This quick quiz is to test your CRITOE knowledge. See this post for how to interpret an elbow x-ray.
Click on the image to see them in full size…
Q1: What age is this child?
This child is 6 years old.
Ossification centres develop in the order CRITOE (1, 3, 5, 7, 9, 11)
Capitellum (1 year)
Radial head (3 years)
Internal (medial) epicondyle (5 years)
Trochlear (7 years)
Olecranon (9 years)
External (lateral) epicondyle (11 years)
On these XRs you can see C, R and I (I not usually visible on the lateral) so the child is roughly 6 years old.
Understanding ossification centres order of development is crucial to recognising paediatric elbow fractures.
Q2: What is the abnormality in the XR of this child who sustained a fall onto the lateral aspect of her elbow?
Lateral condyle avulsion.
The capitellum, radial head and the start of internal epicondyle are there (approx. 5 years old). There is no trochlear or olecranon and therefore there should be no lateral epicondyle. The small area shown in red (below) is an avulsed lateral condyle.
Lateral condyle fractures account for 20% of all elbow fractures in children and are most common in 5-7 year olds after falling onto an outstretched arm. All should be discussed with ortho as there is a high risk of complications if not treated properly.
The displacement (gap between the distal humerus and the fractured condyle) needs to be measured.
Undisplaced fractures can be put in a long-arm backslab (with 90 degree elbow flexion). Displaced fractures with a <2 mm gap sometimes require closed reduction. Displaced fractures with a >2 mm gap or angulation of the lateral condyle will require surgical intervention.
Q3: What is the abnormality in this X-ray of a 12 year old boy who fell onto his outstretched hand (with the elbow extended)?
Medial epicondyle avulsion.
This child is 12 so should have all CRITOE ossification centres. Checking through one by one, the medial epicondyle is missing. In fact it has been displaced.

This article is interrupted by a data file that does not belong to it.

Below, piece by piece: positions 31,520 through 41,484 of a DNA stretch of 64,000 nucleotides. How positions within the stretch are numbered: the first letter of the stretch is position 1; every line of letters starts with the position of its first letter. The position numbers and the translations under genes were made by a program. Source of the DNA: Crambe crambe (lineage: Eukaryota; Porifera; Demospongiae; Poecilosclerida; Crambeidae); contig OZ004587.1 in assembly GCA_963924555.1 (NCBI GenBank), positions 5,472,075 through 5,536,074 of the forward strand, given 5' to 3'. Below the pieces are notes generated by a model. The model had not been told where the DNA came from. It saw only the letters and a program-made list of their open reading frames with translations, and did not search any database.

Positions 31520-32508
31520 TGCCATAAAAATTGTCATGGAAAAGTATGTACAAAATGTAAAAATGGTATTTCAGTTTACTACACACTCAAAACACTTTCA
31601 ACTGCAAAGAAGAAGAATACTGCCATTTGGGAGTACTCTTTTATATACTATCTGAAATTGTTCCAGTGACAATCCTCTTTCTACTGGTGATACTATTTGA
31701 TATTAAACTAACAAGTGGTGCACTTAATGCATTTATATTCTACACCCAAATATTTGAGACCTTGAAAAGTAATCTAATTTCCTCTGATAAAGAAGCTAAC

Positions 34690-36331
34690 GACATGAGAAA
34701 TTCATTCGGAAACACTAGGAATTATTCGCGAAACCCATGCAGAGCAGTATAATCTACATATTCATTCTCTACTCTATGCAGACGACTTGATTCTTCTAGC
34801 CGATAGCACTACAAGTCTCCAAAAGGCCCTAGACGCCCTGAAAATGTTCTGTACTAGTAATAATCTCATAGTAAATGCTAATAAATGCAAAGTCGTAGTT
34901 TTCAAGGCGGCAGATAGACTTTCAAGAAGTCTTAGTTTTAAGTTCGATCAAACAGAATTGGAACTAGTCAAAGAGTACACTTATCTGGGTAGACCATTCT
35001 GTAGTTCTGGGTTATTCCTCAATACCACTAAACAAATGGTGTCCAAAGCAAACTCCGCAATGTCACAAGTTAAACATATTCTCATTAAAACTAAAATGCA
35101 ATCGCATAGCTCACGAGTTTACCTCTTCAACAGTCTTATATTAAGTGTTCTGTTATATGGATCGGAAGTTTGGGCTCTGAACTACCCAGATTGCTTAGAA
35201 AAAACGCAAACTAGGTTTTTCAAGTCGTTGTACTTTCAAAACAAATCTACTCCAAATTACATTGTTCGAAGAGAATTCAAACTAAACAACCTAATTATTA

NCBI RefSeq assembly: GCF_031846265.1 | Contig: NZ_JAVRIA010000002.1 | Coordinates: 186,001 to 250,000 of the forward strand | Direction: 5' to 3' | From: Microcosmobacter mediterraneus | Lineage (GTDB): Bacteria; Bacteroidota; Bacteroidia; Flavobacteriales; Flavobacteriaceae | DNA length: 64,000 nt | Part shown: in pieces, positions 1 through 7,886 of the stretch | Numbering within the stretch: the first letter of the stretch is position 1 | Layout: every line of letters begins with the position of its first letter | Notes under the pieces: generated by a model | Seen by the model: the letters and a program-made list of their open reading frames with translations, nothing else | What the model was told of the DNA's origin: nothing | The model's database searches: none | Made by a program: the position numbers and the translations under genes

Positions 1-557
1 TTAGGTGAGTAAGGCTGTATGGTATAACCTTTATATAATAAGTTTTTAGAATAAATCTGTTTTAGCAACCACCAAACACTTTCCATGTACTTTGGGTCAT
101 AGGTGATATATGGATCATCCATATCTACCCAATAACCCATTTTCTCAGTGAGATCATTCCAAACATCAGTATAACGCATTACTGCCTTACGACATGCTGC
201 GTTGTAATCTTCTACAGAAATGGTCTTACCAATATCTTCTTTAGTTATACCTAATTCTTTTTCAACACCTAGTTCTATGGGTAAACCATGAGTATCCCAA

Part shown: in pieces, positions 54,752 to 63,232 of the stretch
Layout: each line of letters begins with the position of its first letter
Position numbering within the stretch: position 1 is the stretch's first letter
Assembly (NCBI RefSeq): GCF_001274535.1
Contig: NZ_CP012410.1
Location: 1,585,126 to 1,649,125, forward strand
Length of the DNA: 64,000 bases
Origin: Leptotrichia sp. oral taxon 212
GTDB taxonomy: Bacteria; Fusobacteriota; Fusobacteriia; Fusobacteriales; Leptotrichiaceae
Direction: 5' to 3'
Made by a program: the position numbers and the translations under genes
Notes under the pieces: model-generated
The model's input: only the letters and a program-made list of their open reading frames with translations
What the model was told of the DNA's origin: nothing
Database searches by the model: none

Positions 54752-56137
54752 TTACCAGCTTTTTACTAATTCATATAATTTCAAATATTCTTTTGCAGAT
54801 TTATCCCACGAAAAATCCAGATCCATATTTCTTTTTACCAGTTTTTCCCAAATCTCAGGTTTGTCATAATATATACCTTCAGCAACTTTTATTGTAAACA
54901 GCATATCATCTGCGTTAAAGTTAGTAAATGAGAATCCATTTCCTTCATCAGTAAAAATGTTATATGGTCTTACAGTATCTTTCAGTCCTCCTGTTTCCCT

The yellow lines show where it should be, the red lines show where it is.
On the lateral you can actually see the medial epicondyle which you should not be able to do in a good lateral view.
Medial epicondyle fractures occur between 7-15 years (they account for 10% of elbow fractures in children). They are often associated with elbow dislocation (50%). The degree of displacement of the medial epicondyle needs to be assessed.
Undisplaced or minimally displaced (<5 mm) fractures will not need surgical repair and can be managed in a long arm backslab (with 90 degrees elbow flexion). Displacement of 5-15 mm requires ortho input – surgical intervention usually depends on multiple factors (e.g. age, dominant hand, sports involvement). Displacement of >15 mm or neurovascular compromise (ulnar nerve palsy) will require ORIF.
Q4: What is the abnormality in this child who fell directly onto her elbow?
The ossification centres in the lateral view show a capitellum but no radial head (see below).
The fragment on the end of the ulnar must be an olecranon fracture as there is no ossification centre yet developed.
These fractures account for 5% of elbow fractures in children. They are often associated with other injuries so thoroughly check the rest of XR.
Undisplaced, or minimally displaced fractures can be put into a long arm backslab (90 degree elbow flexion). Displaced fractures should be referred to ortho as will likely need surgical intervention.